Support for a Dictatorship Rises in East Germany

People hold German flags during a march organized by the right-wing populist “Pro Chemnitz” movement, on Sept. 7, 2018.

Support for a Dictatorship Rises in East Germany

Almost every 10th person in Eastern Germany has a right-wing extremist mindset, survey finds.

People in East Germany view a dictatorship favorably, according to a study published by the University of Leipzig on November 18. The proportion of people with a clearly established right-wing extremist worldview in East Germany has increased from 8.5 percent in 2018 to 9.5 percent.

Prof. Oliver Decker said: “[A]uthoritarian and anti-democratic attitudes pose a constant threat to our open, liberal society. In addition, certain ideologies are solidifying.”

Although traditional anti-Semitism and the devaluation of Muslims have decreased slightly, “we mustn’t fool ourselves,” reported Elmar Brähler. “We continue to register an alarmingly high level of approval for some issues.” For example, more than a quarter of Germans agreed that “Muslims should be prohibited from immigrating to Germany.” Almost half feel “like a stranger in their own country because of the many Muslims.”

According to the study, 43.9 percent of those in East Germany agree that “foreigners only come here to take advantage of our welfare state.”

In the east, general satisfaction with democracy fell from 95.2 percent to 92.5 percent within two years.

“According to the large-scale regular investigations carried out by the Competence Center for Right-Wing Extremism and Democracy Research at Leipzig University, comparable patterns can also be found in numerous other dimensions that depict anti-democratic and right-wing extremist attitudes,” a corresponding press release about the study noted. “The proportion of people in the east who support a right-wing authoritarian dictatorship increased from 7.0 to 8.8 percent.”

Between 1939 and 1945, Germany lived under the rule of Adolf Hitler. Between 1949 and 1989, East Germany was ruled by an oppressive Soviet regime.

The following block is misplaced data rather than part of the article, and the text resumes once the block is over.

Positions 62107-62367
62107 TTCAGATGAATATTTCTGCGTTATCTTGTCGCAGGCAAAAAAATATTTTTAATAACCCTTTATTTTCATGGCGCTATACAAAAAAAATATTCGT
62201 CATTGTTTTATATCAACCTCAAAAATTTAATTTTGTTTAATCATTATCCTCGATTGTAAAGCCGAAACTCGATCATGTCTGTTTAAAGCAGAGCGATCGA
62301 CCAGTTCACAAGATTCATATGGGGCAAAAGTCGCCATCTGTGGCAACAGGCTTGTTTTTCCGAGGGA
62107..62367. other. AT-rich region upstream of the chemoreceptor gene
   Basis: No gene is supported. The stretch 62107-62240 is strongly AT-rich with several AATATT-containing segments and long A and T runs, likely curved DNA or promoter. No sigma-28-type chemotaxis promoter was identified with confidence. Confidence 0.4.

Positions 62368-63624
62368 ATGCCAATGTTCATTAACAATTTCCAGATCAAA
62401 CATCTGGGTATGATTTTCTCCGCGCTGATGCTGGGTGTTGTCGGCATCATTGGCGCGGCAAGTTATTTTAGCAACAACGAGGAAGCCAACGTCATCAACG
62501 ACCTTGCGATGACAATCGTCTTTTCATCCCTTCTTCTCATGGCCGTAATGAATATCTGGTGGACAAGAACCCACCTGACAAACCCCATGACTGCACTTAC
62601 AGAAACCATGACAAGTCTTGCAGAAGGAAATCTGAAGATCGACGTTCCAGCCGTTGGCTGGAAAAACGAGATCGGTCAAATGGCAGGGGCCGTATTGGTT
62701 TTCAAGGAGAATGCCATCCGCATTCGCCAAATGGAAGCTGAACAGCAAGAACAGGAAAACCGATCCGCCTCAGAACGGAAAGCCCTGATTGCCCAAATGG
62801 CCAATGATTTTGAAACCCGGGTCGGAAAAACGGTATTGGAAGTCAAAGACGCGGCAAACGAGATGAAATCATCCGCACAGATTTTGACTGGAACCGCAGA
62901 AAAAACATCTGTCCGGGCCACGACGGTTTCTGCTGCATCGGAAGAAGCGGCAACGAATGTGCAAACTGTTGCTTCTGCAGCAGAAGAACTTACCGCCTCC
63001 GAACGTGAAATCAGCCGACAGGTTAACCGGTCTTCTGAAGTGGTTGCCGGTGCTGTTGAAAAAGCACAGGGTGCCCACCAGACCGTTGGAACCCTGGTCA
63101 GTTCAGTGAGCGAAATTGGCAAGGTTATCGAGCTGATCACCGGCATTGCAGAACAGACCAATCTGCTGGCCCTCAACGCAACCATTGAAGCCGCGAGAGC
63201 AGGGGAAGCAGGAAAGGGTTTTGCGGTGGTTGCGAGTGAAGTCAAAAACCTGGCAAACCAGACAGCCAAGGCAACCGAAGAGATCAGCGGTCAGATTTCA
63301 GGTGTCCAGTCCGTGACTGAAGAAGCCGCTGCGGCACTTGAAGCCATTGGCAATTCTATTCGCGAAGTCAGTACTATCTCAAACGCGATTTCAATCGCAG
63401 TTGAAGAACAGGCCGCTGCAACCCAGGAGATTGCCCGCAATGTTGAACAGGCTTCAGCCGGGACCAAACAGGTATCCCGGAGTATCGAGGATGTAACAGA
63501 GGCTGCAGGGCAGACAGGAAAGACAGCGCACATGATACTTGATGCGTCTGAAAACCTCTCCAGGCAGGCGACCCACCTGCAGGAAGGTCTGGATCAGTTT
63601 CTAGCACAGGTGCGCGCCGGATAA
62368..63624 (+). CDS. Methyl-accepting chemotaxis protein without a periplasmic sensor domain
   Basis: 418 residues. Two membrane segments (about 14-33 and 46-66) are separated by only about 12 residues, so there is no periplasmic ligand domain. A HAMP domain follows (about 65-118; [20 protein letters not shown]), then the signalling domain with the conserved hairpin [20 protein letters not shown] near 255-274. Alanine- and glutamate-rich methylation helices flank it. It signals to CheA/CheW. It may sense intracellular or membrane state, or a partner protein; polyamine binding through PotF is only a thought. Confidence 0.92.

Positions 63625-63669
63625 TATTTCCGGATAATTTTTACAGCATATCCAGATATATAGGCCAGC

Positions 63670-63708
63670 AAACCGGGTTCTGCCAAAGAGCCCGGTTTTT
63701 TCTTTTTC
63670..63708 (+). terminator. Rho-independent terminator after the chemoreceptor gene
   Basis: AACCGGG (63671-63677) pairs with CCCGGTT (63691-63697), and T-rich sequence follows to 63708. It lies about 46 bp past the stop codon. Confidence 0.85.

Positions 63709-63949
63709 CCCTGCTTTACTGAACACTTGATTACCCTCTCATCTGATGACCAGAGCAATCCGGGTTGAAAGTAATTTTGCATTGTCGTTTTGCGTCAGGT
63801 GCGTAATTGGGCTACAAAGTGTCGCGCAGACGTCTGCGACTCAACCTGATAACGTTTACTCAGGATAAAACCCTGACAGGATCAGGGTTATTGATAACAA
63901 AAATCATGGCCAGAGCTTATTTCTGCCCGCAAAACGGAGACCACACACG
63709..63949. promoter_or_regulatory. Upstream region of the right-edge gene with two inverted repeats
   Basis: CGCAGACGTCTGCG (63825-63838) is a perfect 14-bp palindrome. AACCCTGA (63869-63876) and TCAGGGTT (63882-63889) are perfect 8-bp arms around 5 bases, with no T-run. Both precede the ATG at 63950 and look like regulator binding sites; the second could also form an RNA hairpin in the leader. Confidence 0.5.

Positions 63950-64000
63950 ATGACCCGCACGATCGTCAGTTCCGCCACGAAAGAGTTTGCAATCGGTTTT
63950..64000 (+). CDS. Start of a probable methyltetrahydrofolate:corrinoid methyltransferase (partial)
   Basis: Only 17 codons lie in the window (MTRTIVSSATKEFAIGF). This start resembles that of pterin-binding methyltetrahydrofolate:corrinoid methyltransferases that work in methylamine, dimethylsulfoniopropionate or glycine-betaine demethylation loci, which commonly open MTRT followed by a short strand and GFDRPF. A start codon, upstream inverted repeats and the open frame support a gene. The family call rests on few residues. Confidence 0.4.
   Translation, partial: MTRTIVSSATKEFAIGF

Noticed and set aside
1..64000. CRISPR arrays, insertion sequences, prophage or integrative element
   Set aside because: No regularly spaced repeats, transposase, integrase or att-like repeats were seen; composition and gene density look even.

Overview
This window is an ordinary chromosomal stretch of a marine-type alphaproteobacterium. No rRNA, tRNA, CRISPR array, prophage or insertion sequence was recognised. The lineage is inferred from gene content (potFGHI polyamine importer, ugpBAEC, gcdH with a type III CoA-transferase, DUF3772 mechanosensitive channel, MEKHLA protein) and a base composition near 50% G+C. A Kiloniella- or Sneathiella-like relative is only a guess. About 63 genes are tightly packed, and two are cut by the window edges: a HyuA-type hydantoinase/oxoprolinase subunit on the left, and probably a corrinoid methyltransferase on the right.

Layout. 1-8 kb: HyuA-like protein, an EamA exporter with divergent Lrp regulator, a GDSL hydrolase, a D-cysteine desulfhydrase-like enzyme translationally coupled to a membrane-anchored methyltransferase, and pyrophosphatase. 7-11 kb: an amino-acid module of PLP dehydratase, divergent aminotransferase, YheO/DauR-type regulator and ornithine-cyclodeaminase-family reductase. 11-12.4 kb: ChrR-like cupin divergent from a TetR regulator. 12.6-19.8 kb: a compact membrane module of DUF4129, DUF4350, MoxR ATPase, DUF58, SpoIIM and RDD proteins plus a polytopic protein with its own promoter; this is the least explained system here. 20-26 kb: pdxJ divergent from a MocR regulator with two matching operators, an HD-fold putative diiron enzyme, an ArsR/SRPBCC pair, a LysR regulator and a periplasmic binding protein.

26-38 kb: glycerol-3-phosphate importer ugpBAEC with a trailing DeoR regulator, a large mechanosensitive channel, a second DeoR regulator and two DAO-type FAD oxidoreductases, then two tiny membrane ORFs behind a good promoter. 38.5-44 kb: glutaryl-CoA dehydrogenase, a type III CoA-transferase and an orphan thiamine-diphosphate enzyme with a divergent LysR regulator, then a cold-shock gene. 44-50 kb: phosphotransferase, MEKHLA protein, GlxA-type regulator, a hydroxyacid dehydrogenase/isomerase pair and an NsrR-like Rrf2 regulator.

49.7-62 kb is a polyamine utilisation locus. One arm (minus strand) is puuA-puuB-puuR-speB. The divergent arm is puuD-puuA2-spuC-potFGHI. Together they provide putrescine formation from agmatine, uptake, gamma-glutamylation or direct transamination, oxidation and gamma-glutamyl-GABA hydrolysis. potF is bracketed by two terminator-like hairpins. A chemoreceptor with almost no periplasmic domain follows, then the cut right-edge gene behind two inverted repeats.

And even now, many in East Germany yearn for a different type of government. “It is becoming apparent that we have shifted the focus of our authoritarianism studies over the years, away from right-wing extremism and toward an investigation of anti-modern milieus that are not necessarily right-wing extremists, but always anti-democratic,” Decker explained. “In addition, elements of the right-wing extremist worldview are shared. And there we see that such shared motifs also act like a bridge between different cultural and social milieus. These include anti-feminism, Israel-related anti-Semitism, and belief in conspiracy myths. It is these bridges that pose a threat to democracy.”

The study also found that a large number of Germans don’t trust their government’s representation of the coronavirus pandemic. “Our survey showed that belief in conspiracy myths has increased among the population since 2018. We would also say that it can act as a kind of gateway drug for an anti-modern worldview,” Professor Decker explained.

Few today believe that a democratic nation like Germany would accept another dictatorship. But dissatisfaction with the current government is rising rapidly. During the coronavirus pandemic, unprecedented protests formed in Berlin to oppose the government’s lockdown measures. Others are greatly worried about the influx of refugees and other pressing issues. Distrust in the media is growing, and people are turning to alternative facts, often labeled “conspiracy theories.”

Die Welt noted in reference to the study: “The willingness among Germans to believe in the dark machinations of secret masterminds is growing. East Germans are particularly receptive to this. Conspiracy theories are often used to fuel hatred of Jews.”

In the recent protests, people of all ages and backgrounds mixed with far-right groups to protest the government’s measures. While no single group opposing the government has a majority, dissatisfaction is growing rapidly in various sectors of society.

The Bible contains many prophecies regarding our current time that specifically address Germany, as Trumpet editor in chief Gerald Flurry explains in his free booklet Daniel—Unsealed at Last!

A prophecy in Daniel 8:23 reads: “And in the latter time of their kingdom, when the transgressors are come to the full, a king of fierce countenance, and understanding dark sentences, shall stand up.” Elsewhere, Daniel warns that this “king” will obtain control of his nation through “flatteries” (Daniel 11:21). Mr. Flurry explains this prophecy in his free booklet A Strong German Leader Is Imminent, stating:

Notice how this man is characterized. He has a “fierce countenance,” meaning he’s mighty, powerful and cruel. He has an “understanding [of] dark sentences.” As Clarke’s Commentary says, he’s “very learned and skillful in all things relating to government and its intrigues”—a skilled politician. He inherits the throne of Europe “peaceably,” obtaining his kingdom by “flatteries.” He’s crafty and sly, with an engaging, attractive personality. The Jamieson, Fausset and Brown Commentary says “the nation shall not, by a public act, confer the kingdom on him, but he shall obtain it by artifice, ‘flattering.’” In other words, a deceived public, or a group of European leaders, likely invites this man into power.

The German people today yearn for different leadership. They yearn for economic success and freedom from fears. They are increasingly willing to accept a strongman leader to solve Germany’s domestic and global challenges.

Request your free copy of A Strong German Leader Is Imminent to understand Bible prophecy in its true context. This booklet, like no other, will show you what Germany’s and Europe’s future leadership will bring.